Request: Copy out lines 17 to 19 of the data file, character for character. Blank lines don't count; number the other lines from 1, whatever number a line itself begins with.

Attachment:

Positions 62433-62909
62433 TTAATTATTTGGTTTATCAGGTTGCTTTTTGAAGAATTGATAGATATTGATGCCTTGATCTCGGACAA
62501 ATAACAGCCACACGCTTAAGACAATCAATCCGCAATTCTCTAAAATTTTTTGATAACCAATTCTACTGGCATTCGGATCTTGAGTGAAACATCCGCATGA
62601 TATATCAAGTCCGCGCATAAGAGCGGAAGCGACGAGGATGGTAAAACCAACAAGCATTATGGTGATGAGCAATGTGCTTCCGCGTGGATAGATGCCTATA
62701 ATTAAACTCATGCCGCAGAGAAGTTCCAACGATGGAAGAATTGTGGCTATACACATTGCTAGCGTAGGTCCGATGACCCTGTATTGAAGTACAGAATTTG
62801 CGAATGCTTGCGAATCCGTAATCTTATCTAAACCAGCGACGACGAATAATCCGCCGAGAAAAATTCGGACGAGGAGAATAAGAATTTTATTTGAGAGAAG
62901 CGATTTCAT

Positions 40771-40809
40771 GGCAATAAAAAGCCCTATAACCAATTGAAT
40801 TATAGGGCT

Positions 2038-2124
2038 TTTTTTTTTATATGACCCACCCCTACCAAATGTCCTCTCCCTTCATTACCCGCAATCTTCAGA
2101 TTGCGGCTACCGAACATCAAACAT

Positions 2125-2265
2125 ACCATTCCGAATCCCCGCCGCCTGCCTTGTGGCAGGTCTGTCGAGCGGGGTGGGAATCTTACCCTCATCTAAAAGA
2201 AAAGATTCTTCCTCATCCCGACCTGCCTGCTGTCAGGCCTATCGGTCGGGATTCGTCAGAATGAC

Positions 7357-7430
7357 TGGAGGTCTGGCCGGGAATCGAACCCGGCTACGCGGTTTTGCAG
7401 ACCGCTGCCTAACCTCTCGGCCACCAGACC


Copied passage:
Positions 7357-7430
7357 TGGAGGTCTGGCCGGGAATCGAACCCGGCTACGCGGTTTTGCAG
7401 ACCGCTGCCTAACCTCTCGGCCACCAGACC